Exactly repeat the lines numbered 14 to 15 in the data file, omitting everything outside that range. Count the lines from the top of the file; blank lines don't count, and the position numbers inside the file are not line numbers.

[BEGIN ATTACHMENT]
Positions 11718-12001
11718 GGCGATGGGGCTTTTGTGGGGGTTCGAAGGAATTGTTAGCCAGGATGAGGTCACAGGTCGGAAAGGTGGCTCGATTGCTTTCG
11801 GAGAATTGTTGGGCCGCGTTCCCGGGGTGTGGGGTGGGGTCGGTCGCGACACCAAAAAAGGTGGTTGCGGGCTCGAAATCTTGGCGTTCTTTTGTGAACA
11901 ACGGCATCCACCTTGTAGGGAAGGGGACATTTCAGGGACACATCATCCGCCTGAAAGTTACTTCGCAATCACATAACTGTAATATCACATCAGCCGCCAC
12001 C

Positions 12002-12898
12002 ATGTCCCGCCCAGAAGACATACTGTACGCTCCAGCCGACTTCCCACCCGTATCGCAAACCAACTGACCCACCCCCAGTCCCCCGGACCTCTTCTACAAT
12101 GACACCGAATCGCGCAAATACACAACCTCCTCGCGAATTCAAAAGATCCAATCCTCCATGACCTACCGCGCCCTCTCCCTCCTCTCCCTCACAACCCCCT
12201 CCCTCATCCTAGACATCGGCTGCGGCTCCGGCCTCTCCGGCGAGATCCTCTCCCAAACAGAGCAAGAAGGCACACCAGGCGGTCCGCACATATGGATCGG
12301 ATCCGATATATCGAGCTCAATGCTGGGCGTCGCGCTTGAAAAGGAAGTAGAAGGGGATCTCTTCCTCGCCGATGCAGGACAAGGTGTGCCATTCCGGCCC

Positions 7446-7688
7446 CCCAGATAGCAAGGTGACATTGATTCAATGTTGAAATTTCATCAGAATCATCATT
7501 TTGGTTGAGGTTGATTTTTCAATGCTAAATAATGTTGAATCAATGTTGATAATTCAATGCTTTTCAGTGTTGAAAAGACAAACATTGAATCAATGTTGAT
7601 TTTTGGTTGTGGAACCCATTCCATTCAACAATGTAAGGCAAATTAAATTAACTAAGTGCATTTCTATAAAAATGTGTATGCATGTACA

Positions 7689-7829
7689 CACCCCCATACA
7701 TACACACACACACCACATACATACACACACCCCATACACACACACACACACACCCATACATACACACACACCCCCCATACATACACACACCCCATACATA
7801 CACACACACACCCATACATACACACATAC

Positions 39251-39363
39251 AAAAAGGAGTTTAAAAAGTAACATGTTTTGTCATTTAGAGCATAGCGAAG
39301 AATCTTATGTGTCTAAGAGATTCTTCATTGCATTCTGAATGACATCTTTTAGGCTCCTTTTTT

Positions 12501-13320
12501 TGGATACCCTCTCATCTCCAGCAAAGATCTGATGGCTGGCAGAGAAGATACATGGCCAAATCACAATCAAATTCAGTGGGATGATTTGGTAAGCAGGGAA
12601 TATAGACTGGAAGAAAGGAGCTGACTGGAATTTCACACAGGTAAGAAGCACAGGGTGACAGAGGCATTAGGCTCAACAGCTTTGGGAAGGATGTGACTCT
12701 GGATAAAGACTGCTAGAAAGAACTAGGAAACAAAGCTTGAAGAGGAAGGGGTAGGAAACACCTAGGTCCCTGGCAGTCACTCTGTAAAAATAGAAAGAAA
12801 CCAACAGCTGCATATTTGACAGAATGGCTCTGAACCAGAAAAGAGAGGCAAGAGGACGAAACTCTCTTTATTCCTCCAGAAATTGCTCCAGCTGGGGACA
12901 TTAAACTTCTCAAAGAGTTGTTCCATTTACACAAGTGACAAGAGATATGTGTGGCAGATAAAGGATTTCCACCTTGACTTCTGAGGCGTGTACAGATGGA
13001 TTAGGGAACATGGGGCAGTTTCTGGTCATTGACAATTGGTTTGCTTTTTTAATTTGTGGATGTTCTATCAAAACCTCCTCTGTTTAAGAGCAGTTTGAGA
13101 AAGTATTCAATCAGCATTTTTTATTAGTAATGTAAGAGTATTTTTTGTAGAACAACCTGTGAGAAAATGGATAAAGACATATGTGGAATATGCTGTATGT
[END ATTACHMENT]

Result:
7601 TTTTGGTTGTGGAACCCATTCCATTCAACAATGTAAGGCAAATTAAATTAACTAAGTGCATTTCTATAAAAATGTGTATGCATGTACA

Positions 7689-7829